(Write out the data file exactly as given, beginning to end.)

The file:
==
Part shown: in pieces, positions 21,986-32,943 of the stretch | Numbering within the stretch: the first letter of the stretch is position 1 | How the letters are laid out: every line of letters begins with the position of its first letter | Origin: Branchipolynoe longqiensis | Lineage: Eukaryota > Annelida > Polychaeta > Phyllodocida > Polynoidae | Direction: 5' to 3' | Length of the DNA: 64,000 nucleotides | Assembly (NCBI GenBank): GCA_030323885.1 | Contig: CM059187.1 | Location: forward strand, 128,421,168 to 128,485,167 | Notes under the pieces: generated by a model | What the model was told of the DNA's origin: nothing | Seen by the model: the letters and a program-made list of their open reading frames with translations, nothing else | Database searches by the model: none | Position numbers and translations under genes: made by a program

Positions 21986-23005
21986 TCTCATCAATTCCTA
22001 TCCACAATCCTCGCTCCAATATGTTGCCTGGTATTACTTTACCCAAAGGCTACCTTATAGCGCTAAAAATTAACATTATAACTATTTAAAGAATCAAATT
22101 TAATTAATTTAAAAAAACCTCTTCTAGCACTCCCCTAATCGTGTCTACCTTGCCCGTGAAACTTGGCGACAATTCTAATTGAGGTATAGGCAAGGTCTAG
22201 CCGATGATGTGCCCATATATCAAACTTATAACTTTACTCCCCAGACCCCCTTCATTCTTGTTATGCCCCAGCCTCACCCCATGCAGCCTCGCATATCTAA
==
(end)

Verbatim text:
Part shown: in pieces, positions 21,986-32,943 of the stretch | Numbering within the stretch: the first letter of the stretch is position 1 | How the letters are laid out: every line of letters begins with the position of its first letter | Origin: Branchipolynoe longqiensis | Lineage: Eukaryota > Annelida > Polychaeta > Phyllodocida > Polynoidae | Direction: 5' to 3' | Length of the DNA: 64,000 nucleotides | Assembly (NCBI GenBank): GCA_030323885.1 | Contig: CM059187.1 | Location: forward strand, 128,421,168 to 128,485,167 | Notes under the pieces: generated by a model | What the model was told of the DNA's origin: nothing | Seen by the model: the letters and a program-made list of their open reading frames with translations, nothing else | Database searches by the model: none | Position numbers and translations under genes: made by a program

Positions 21986-23005
21986 TCTCATCAATTCCTA
22001 TCCACAATCCTCGCTCCAATATGTTGCCTGGTATTACTTTACCCAAAGGCTACCTTATAGCGCTAAAAATTAACATTATAACTATTTAAAGAATCAAATT
22101 TAATTAATTTAAAAAAACCTCTTCTAGCACTCCCCTAATCGTGTCTACCTTGCCCGTGAAACTTGGCGACAATTCTAATTGAGGTATAGGCAAGGTCTAG
22201 CCGATGATGTGCCCATATATCAAACTTATAACTTTACTCCCCAGACCCCCTTCATTCTTGTTATGCCCCAGCCTCACCCCATGCAGCCTCGCATATCTAA